Monday, 6 June 2016

The History Of The Roman Republic And Empires in The Works Of Poul Anderson

(i) Time travelers intervened in the second war between the Roman Republic and Carthage in 218 BC.

(ii) Marius defeated a barbarian invasion of Italy in 101 BC.

(iii) Ys helped Caesar against the Veneti.

(iv) Augustus sent engineers to build the Ysan sea wall.

(v) 68 AD: overthrow of Nero; civil war; the year of the three emperors; Vespasian became Emperor.

(vi) "The Peat Bog" is set in the first century AD.

(vii) 69-70 AD: the Northern Revolt and the Jewish War.

(viii) "...a Roman lord hight Constantine had finally put down his rivals and become master of the whole Empire." (Time Patrol, p. 383)

(ix) "...before he died Constantine had divided rule of the Empire between East and West. For the Eastern seat of lordship he had chosen the city of Byzantium, renaming it after himself." (p. 396)

(x) "Constantine had declared Christ the single god of the state." (ibid.)

(xi) The Romans withdrew from Britain.

(xii) Barbarians ravaged Imperial territories.

(xiii) Harald Hardrada served in the Varangian Guard of the Byzantine Empire in the eleventh century.

(xiv) The immortal Hanno was in Constantinople in 1072.

(xv) In 1204, the time traveler, Jack Havig, was present for the sack of Constaninople by Crusaders.

(xvi) Lucas Greco was in Constantinople in the fourteenth century.

(xvii) Manuel Argos based his Terran Empire on the Roman Empire.

And see the combox for an important addition to this chronology.


Sean M. Brooks said...

Kaor, Paul!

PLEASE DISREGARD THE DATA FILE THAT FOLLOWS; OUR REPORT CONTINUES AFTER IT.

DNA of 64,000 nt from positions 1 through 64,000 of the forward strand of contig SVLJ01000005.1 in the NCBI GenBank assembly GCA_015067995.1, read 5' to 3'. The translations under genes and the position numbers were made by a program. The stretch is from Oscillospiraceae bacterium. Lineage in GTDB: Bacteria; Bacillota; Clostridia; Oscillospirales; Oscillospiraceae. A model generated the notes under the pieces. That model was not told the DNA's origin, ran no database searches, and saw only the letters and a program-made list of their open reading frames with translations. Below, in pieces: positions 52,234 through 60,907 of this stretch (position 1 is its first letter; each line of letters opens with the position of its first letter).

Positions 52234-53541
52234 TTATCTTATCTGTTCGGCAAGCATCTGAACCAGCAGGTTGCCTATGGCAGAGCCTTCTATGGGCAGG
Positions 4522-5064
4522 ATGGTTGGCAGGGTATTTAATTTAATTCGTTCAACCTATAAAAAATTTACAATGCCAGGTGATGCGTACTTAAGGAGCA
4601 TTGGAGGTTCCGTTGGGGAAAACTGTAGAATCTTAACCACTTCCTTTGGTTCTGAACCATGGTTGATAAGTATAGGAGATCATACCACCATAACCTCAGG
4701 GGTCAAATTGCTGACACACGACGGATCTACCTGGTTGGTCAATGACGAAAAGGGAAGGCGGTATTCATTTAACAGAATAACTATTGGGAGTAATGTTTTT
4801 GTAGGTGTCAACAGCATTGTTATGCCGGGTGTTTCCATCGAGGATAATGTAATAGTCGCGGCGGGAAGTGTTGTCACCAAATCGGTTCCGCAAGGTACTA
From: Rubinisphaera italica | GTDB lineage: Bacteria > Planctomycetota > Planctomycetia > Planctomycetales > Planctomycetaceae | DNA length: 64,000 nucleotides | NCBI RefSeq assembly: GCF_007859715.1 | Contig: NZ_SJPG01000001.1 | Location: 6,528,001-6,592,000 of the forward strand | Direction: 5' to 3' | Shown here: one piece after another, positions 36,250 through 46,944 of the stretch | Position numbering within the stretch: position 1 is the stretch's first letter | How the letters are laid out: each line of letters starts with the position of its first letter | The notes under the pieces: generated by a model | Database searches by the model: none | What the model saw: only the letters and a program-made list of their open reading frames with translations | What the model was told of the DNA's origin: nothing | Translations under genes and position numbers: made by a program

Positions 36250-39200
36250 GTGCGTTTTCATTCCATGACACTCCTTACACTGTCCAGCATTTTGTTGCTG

I would have included an entry between your (x) and (xi) for a note on how Flavius Stilicho crushed Radagaisus' barbarian invaders of Italy in August of 406. The Roman army included not only "numeri" raised in Italy but also garrisons summoned from the Rhine fortresses.

Stilicho's triumph against Radagaisus also marked the end of the period when the decisions he made as de facto dictator of the Western Empire were sound and sensible. His first and probably most disastrous mistake after defeating Radagaisus was in not returning the forces summoned from the Rhineland to their posts. The undermanned garrisons were unable to stop the Germans from invading Gaul over the frozen Rhine at the end of the year. Not only should Stilicho have returned those troops to the Rhineland, he should have gone there himself with all other available forces. My view is that would have cowed both the Germans on the east bank of the Rhine but also have discouraged the legions in Britain from proclaiming several usurpers as Emperor.

I wonder what the consequences for history would have been if Stilicho had done this!


Sean M. Brooks said...

Kaor, Paul!

Thanks for the nice comment about my first combox note in the last sentence you added to this blog piece of yours.